Category Archives: Publications / Journals


Soil degradation and depletion of soil nutrients are among the major factors threatening sustainable cereal production in the Ethiopian highlands. However, although knowledge on soil fertility status plays a vital role in enhancing production and productivity of the agricultural sector on sustainable basis, little information is available in Southern parts of Tigray. Hence, Mekelle University CASCAPE project has been involved in generating information on soil fertility and nutrient status of the Sothern Zone of the region.

As part of this effort, in 2012 and 2014, CASCAPE project (known as BENEFIT-CASCAPE since 2016) conducted a survey using Monitoring for Quality Assessment (MonQI) tool to assess the soil nutrient balance in the southern zone of the region. The survey result indicates that partial nutrient balance at field level was negative for nitrogen and potassium, and positive for phosphorus. The nutrient balance of the southern Tigray gives strong warning on the status of soil fertility and nutrient management of the area. Moreover, the soil survey to assess the nutrient status, conducted in 2013 and 2014 depicted that the soil nutrient level was below critical level except for phosphorus. The amount of organic amendment applied into the soil is insufficient to offset nutrient losses. Among others, loss of soil organic matter (SOM) in area of low input agriculture is one of the challenges. If the nutrient depletion and land degradation continue at the current rates, farmers will be unable to grow enough food crops for the ever increasing population in the area.

To solve the soil fertility and plant nutrition problems in southern zone of Tigray, Mekelle University CASCAPE Project along with its partners in the region have conducted various survey and experiments during the period of 2012 to 2019, which includes characterization of agricultural soils, MonQI survey for nutrient balance, use of inoculants, use of gypsum amendment, use of compost, farm yard manure (FYM) (Slurry) and soil-crop based fertilizer rate development and others on major crops grown in the southern zone of Tigray.

This document is intends to share experiences and lessons that the project has generated over the last 9 years to its stakeholders in the region and beyond. We believe the document will provide information on soil nutrient status and management practices and serve as reference to the extension system and other actors involved in soil fertility management in Southern zone of Tigray. Read the working paper here.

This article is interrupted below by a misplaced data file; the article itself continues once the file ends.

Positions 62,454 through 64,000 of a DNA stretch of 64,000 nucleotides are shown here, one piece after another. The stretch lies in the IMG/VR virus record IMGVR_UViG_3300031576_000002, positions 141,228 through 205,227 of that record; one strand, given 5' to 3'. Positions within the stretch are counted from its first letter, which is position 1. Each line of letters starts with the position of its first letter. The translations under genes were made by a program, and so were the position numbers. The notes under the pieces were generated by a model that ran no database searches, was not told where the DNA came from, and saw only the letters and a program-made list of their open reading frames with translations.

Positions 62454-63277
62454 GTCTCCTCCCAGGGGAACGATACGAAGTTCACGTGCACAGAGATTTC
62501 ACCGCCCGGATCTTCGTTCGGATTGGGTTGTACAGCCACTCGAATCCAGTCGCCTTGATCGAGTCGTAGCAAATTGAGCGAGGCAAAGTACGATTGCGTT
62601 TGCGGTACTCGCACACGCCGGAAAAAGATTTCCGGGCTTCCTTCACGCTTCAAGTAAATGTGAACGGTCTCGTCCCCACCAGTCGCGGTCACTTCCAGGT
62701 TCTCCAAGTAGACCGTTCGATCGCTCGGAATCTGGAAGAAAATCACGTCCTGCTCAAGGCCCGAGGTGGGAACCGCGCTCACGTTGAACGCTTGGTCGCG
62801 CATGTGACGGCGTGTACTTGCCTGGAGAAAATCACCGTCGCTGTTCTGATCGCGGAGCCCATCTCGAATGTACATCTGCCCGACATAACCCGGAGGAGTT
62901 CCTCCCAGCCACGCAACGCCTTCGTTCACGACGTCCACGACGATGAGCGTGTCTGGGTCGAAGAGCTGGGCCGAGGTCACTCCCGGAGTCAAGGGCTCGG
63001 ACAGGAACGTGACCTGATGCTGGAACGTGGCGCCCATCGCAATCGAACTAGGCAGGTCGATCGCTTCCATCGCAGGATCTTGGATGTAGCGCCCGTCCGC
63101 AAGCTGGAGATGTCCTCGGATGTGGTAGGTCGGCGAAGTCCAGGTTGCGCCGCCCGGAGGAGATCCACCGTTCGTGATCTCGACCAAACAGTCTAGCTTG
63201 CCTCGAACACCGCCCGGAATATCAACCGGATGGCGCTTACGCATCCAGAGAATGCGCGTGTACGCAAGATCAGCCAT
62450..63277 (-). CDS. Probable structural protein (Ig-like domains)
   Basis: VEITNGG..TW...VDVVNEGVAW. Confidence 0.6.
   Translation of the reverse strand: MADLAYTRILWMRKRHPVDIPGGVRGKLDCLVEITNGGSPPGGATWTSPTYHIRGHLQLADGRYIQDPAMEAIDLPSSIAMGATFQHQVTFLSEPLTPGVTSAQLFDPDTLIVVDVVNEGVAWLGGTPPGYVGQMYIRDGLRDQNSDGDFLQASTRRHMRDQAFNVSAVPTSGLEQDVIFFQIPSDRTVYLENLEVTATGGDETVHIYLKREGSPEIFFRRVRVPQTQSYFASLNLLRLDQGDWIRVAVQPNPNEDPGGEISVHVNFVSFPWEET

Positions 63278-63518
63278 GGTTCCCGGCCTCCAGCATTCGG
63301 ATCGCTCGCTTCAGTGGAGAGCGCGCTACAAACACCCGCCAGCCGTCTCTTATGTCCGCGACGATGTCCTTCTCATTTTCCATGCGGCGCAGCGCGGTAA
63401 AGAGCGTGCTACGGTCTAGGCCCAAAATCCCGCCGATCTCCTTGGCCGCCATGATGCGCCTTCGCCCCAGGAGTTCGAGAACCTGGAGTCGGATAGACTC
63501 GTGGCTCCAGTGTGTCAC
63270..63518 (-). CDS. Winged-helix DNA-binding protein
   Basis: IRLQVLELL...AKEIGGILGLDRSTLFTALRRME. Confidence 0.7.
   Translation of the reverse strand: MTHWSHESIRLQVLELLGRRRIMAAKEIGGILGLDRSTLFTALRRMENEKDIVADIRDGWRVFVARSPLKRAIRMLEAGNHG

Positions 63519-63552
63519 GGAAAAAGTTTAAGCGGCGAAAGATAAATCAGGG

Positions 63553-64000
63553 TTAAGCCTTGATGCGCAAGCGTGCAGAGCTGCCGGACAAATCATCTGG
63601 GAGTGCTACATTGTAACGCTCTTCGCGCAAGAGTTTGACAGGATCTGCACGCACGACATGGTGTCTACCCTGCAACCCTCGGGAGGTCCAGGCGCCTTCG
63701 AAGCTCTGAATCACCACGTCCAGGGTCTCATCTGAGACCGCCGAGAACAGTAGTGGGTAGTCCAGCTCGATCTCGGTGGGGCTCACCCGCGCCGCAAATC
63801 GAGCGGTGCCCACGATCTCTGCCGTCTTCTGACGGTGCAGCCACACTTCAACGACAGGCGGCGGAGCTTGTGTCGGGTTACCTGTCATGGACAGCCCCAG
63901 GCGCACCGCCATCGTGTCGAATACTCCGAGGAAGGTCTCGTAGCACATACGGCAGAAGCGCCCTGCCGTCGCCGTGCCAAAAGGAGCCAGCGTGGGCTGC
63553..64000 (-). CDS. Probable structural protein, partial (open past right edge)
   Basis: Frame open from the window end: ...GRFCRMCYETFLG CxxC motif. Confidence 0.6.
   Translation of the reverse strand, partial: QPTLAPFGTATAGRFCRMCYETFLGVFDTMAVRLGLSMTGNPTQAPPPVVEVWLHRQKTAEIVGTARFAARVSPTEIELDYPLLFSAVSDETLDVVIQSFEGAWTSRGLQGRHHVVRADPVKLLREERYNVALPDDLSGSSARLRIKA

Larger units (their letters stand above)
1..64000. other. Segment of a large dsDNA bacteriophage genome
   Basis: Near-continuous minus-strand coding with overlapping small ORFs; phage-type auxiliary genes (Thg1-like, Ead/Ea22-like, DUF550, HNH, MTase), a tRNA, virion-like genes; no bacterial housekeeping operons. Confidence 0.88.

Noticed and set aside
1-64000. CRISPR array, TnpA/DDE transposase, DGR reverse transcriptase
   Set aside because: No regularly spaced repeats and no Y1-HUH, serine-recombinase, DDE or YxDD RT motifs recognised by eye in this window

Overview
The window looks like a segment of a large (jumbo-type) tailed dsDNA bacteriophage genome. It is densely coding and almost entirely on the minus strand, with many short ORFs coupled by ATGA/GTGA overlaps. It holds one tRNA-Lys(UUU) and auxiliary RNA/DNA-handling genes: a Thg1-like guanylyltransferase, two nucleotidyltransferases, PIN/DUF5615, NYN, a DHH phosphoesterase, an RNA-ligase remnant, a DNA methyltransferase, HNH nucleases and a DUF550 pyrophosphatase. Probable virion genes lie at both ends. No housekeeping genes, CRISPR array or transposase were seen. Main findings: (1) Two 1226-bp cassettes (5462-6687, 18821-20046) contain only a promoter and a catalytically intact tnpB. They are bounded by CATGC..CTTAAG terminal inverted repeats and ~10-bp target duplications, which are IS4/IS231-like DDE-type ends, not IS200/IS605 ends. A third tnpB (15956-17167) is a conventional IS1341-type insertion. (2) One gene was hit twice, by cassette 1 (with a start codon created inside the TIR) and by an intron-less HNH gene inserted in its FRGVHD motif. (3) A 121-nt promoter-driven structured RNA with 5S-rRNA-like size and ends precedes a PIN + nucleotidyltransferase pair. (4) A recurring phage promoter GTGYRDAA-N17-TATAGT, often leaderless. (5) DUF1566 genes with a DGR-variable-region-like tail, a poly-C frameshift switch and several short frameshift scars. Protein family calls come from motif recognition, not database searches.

Mapping the major soil-landscape resources of the Ethiopian Highlands using random forest


Geospatially explicit information of soil-landscape resources of Ethiopia is lacking or fragmented for much of the country. Recently, massive soil data were collected, however these are limited to properties related to soil fertility and valid for the topsoil only. Understanding the country’s soil-landscape resources, including their qualities and constraints beyond the topsoil, remains key information for systematic and reliable scaling up of evidence-based agricultural best practices including soil fertility management recommendations. The objective of this study was to produce a coherent dataset of the major soil-landscape resources of 30 highland woredas (districts), contributing to the Agricultural Growth Program of the Government of Ethiopia. The study started with an exploratory survey to identify the major (most common) soils occurring across the landscapes followed by a full survey to assess the distribution of the identified major soils. Representative soil profiles were characterized from soil pits and classified as Reference Soil Groups (RSGs), with prefix qualifiers (PQs), according to the World Reference Base for soil resources (WRB). A large number of soil profiles were classified from auger observations. Observed soil classes at both RSG and RSG + PQ level were combined with spatial explanatory variables (covariates), representing the soil forming factors in the landscapes, and their relationships were modeled and validated by random forest. A multitude of tree models was trained using each profile for calibration in approximately two third and cross-validation in approximately one third of the models. Cross-validation showed that RSGs were predicted with a reasonable overall purity of 0.58 and RSGs +PQ were predicted with a purity of 0.48. The most relevant covariate in the models was the Geomorphology and Soils map of Ethiopia at 1: 1 M scale disaggregated into soil-landscape facets. Next models were used to predict soil classes across woredas which resulted in a 250 m resolution raster map of the most probable major soils. This raster map was generalised into a polygon map of major soil-landscape resources. The purity of this final map was estimated to be 0.54 for RSGs and 0.45 for RSGs + PQ. Soil properties relevant for agricultural interpretation, such as depth, drainage, texture, pH, CEC and organic carbon and nutrient contents, were mapped according to the RSGs depicted on the soil-landscape resources map with a RMSE/mean ratio of on average 42%. We conclude that soil expert knowledge and conventional soil-landscape survey combined with random forest modelling results in an attractive hybrid approach. The approach proves cost-effective and sufficiently accurate and can be used to inform scaling up of evidence-based agricultural best practices. Read the full report here.